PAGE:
My only real issue with the film is the ending. I understand why they did this to end the movie but ultimately, it felt pointless and a bit nonsensical. It came off as edgy just to be edgy. These guys could have met a similar fate without it being some random ass situation that was just thrown in to shock people. For me, it kind of cheapened the overall film. I felt that Hopper was leading towards some sort of larger message but the movie kind of just shits on your emotions and spirit and then just says, “Fuck you!”

Easy Rider is a depressing film. That doesn’t mean it isn’t good or worth your time. It’s a solid piece of filmmaking with a few hiccups I wasn’t too keen on but those hiccups didn’t really detract from the overall sentiment of the picture.

Rating: 7.5/10
Pairs well with: A couple earlier films that lead to this one even being possible: The Wild Angels and The Trip. Both of those also star Peter Fonda.

Film Review: Race With the Devil (1975)

Release Date: June 27th, 1975
Directed by: Jack Starrett
Written by: Wes Bishop, Lee Frost
Music by: Leonard Rosenman
Cast: Peter Fonda, Warren Oates, Loretta Swit, Lara Parker, R.G. Armstrong

Saber Productions, 20th Century Fox, 88 Minutes

Review:

“What the hell happened to your van here? Your back window is all busted up!” – Gas Station Attendant, “I don’t drive too well when I’m asleep.” – Frank Stewart

Race With the Devil may have been distributed by a major studio but it was still a pretty bad ass grindhouse-esque picture during the heyday of those movies. Maybe it didn’t quite cross the line like the harder edged grindhouse action fare but it still had gargantuan gravitas and did a great job with its build up of suspense and its truly satisfying ending.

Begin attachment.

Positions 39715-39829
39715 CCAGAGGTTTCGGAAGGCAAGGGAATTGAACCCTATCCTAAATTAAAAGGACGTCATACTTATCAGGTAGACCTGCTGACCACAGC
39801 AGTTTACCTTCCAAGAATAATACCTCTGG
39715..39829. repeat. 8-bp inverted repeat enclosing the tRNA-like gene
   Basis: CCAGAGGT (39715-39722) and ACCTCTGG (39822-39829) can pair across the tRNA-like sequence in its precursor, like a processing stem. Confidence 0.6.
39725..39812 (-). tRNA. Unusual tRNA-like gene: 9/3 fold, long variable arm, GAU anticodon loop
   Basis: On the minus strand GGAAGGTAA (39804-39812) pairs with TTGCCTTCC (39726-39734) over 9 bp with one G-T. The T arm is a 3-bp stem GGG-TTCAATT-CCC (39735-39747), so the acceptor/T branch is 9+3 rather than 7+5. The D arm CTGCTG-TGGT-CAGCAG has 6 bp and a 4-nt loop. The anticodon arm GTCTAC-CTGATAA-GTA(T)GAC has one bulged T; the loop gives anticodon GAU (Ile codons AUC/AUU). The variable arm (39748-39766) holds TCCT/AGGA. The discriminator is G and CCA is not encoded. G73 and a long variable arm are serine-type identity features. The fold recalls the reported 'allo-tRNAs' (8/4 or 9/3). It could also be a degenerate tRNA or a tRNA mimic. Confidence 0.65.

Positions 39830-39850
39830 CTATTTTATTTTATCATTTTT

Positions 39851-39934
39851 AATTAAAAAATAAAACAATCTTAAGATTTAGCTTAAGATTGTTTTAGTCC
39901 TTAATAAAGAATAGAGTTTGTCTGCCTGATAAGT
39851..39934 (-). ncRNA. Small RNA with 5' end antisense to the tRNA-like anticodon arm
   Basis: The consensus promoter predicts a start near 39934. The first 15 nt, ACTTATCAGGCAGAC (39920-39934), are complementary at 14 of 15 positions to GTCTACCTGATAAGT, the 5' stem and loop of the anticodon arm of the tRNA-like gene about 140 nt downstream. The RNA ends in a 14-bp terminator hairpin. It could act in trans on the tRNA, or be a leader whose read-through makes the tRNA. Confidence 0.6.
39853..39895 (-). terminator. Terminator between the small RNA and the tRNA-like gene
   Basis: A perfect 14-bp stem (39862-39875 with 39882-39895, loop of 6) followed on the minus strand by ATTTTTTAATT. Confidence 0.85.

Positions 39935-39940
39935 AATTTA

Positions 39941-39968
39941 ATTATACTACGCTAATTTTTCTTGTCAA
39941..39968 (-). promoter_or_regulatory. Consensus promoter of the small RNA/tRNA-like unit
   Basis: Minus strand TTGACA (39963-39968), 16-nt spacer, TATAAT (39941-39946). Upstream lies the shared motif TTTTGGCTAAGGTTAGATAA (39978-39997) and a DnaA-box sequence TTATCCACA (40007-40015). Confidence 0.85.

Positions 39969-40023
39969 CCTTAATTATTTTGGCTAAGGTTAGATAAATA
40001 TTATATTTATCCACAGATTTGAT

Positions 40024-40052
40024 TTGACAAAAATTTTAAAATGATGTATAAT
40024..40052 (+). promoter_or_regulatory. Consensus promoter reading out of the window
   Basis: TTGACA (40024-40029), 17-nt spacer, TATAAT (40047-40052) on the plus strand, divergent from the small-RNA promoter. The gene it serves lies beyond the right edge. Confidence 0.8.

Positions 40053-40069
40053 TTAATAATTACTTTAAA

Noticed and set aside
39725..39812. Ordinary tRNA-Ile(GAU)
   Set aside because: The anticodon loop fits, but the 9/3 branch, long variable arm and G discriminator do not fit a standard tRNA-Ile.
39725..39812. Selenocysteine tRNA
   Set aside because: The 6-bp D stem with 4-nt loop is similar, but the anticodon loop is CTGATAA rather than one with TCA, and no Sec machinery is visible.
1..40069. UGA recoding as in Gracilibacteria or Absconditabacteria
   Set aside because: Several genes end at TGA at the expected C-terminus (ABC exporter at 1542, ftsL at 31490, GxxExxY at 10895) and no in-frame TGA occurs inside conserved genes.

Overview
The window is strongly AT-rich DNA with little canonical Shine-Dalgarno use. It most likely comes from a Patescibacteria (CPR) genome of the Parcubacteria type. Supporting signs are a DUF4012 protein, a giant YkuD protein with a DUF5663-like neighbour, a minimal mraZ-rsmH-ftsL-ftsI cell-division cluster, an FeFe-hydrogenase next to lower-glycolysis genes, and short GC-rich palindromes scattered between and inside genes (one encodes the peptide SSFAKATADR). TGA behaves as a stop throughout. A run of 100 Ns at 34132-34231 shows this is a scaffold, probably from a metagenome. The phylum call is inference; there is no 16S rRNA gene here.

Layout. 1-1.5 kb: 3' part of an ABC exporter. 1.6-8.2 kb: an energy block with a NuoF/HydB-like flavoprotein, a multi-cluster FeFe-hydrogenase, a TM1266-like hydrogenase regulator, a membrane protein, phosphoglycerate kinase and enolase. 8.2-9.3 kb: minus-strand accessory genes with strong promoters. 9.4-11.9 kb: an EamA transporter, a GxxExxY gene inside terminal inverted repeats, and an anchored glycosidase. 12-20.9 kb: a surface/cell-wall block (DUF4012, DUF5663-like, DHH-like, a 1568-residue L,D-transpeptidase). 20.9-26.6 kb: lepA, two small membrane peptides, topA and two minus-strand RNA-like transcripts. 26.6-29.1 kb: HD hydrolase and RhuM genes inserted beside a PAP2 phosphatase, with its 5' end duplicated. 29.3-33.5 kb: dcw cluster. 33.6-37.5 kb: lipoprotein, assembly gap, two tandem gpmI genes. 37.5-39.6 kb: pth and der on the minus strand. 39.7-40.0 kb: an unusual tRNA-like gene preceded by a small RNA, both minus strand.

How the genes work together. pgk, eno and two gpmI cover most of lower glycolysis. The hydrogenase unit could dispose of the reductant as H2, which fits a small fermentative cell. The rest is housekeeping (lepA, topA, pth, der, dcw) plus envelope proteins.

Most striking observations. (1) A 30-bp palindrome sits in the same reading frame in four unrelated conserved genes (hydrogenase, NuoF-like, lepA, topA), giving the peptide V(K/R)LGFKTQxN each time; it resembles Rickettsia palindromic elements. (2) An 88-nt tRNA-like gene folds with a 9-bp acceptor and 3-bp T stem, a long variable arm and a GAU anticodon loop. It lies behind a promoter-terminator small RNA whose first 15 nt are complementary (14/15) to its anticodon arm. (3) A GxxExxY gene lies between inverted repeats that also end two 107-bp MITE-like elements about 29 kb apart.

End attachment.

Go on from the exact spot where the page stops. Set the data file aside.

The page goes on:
The film mixes a few genres that were popular at the time and honestly, should always be popular: horror, thriller, action, road trip and car chase. The road trip and car chase genres need better names, by the way.

From a narrative standpoint, the film is well balanced between its genres. It does great with the dramatic aspects and builds tension while mixing in the action at the right times. It isn’t an over the top action epic, per se, but those parts of the film are finely executed. The big car chase battle in the film’s climax is superb in all the right ways and delivers something great and gritty.

Peter Fonda and Warren Oates are both manly men and while their wives can get ridiculously annoying with the dumb damsel in distress shtick, these two men hold their own and never back down from the crazed Satanic cultists that are hunting them across Texas.

It is the inclusion of the cult that makes the film so cool, not to ignore the two leads and the awesome action. The heroes witness the Satanic cult sacrificing a nude women in the wilderness. The cultists see that they are being watched and spend the rest of the movie terrorizing these nice vacationers.

There are a few negatives but nothing major.

One, when they are sacrificing the nude babe, the film sort of blurs out her bare skinned sexual bits. C’mon, you’re sacrificing some naked babe on screen and you’re going to pull punches?

Secondly, the rattlesnake battle was poorly edited and confusing. I didn’t realize that there were actually two snakes until the tail end of this battle and the whole thing goes on entirely too long with the wives screaming like cracked out banshees. Real “nail on the chalk board” type stuff. But I do love rattlesnake danger in movies.